Fossil jaw speaks against evolution
When Henning Scheich and his colleagues reported in 1986 in the prestigious science journal "Nature" that platypus bills can detect electrical fields generated by muscle movements of potential prey as seemingly insignificant as the tail flick of a shrimp, biologists quickly fell into line to pay homage to the genius of evolution. Experiments testing the effect upon platypuses of a 1.5 volt alkaline battery placed in varying locations in a pool proved beyond doubt that the very survival of these baffling creatures depends on their abilibity to decipher the messages contained in the tiniest of zaps. (See "The plugged-in platypus".) Although scientists were familiar with certain fish and amphibians that enjoyed similar powers, "electroreception in higher vertebrates [had] not previously been reported".1 All hail the power of mutations and natural selection — all they need (according to evolution theory dogma) is tens of millions of years to perform inexplicable tricks.
Until recently, scientists believed that platypuses had had plenty of time to tinker with and perfect the complex of sensors, signal conductors, and control centre that make a functioning unit. (Platypuses surely did not inherit them direct from electric eels!) After all, egg-laying mammals (monotremes), of which the platypus is one of three living species, supposedly split off from a common ancestor of all living mammal groups (marsupials, monotremes, and placentals) no earlier than the Middle Cretaceous, that is, very roughly 120 million years ago 2 3 4, and probably later. (Some paleontologists put the origin of monotremes back to almost 140 million years ago.) If living systems evolved gradually, the unique suite of characters that make up the sophisticated electro-detection system of the living platypus could not possibly have arrived until much, much later.
Enter stage left the 29th January edition of the "Proceedings of the National Academy of Sciences of the USA" (PNAS). It reports on a recent shock discovery about a fossilized jaw from strata dated at 112-120 million years old — getting very close to the origin of living mammal groups. Though the jaw had been uncovered in the late 1990s, and was described in 2001 as a monotreme, it was considered at the time as coming from a "platypus-like" creature, not from a fully-functioning platypus. But as the PNAS tells, a recent computerized scan at UT Austin revealed the unexpected - the bill contained a nerve canal for carrying enormous amounts of data from bill to brain identical to that found in living platypi.5 In short, Teinolophos, as it is known, was not just platypus-like, it was platypus.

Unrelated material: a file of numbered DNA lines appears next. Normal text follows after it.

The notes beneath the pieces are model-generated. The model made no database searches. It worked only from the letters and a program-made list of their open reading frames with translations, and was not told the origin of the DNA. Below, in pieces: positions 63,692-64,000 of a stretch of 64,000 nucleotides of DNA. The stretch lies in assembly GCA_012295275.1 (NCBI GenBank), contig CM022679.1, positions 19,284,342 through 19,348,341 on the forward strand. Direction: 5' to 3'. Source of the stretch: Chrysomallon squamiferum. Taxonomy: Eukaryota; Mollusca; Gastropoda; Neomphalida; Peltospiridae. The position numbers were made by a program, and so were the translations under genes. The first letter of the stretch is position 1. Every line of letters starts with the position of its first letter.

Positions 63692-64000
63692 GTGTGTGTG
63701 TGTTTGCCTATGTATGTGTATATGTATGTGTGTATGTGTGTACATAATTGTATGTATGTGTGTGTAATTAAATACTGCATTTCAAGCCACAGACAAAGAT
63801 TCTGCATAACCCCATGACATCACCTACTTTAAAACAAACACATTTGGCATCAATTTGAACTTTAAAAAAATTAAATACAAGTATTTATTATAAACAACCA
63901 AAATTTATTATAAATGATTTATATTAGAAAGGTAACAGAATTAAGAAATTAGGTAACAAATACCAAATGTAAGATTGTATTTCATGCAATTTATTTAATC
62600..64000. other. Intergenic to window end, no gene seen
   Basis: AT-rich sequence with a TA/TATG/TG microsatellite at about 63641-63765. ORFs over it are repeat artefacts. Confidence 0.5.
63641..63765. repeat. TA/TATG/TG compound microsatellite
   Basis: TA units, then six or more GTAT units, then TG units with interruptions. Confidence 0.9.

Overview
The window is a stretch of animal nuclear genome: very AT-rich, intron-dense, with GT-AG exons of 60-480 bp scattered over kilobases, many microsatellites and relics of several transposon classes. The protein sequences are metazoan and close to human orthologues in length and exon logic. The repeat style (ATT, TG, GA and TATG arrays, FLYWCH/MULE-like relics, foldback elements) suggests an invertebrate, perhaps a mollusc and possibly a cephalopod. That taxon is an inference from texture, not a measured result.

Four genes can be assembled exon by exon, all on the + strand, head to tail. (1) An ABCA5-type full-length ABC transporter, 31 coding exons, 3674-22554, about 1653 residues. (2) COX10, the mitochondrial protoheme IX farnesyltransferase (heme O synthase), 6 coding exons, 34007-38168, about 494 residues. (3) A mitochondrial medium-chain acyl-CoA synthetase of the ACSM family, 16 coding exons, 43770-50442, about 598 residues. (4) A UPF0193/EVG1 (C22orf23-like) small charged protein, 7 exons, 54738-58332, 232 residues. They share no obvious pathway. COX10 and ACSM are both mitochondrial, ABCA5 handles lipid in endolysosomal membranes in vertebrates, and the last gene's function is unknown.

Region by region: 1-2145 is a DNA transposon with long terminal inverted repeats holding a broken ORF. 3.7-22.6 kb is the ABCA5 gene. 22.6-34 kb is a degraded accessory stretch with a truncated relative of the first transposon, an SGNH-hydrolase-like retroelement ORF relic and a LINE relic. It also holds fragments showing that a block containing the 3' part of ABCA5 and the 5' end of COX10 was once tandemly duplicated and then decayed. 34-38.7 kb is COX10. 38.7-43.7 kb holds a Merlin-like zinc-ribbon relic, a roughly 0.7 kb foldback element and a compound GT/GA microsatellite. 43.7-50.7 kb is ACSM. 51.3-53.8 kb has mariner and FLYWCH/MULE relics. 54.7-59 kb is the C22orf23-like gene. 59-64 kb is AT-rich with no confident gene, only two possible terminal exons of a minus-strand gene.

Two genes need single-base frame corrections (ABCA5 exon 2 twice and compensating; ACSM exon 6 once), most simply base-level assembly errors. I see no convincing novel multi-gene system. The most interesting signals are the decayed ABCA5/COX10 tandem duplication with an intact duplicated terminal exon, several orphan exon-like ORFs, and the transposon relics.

So the duckbill appears fully wired almost, if not absolutely, from the very beginning of monotreme history. Oh that such instant perfection should be! To believe that Teinolophos' immediate ancestors had come up with their amazing "hunt and catch" apparatus in only… well… virtually no time at all, requires a lot of evofaith.
The PNAS report gives evolution theory even more nightmares. Many evolutionists put a lot of faith in an idea called "the molecular clock" by which the time in history, known as the "divergence time", at which two related creatures split off from a common ancestor can supposedly be determined. Based on the assumption that the genetic code in all living things undergoes mutations in its DNA at a constant rate, evolutionists calculate the alleged divergence times by noting differences in strings of code when the same genetic sequences (or, more accurately, proteins coded by those sequences) of the species under study are compared. Using this method on two living monotremes - the platypus and the echidna - evolutionists were confident that the platypus and echidna had separated some time between 17 and 80 million years ago. (Obviously, the method is inherently untrustworthy!) The recent discoveries concerning Teinolophos have upset the applecart. Let Rowe explain:
Strict molecular clock estimates of the divergence between platypus and echidnas range from 17 to 80 Ma, but Teinolophos suggests that the two monotreme clades were already distinct in the Early Cretaceous, and that their divergence may predate even the oldest strict molecular estimates by at least 50%.
Why can't folks see that such facts give serious cause for questioning the entire evolutionary philosophy? Sure, creatures that have features similar to living species existed in bygone ages, and living creatures share a lot of common genetic code; these facts in no way embarrass belief in creation by an infinitely brilliant Designer-cum-Engineer. By contrast, evolution theory keeps tripping over bare facts. But the journals devoted to evolution continue to churn out masses of technical stuff supposedly elucidating who came from whom, when they parted company, and so forth. As Paul said concerning those who refuse to bring God into the picture, they are "always learning and never able to come to the knowledge of the truth" (2 Tim. 3:7). Oh that they would recognize the mind of God in nature's wonders rather than bow to the fairystory of descent by modification. Then they would have good reason to be passionate about the study of nature.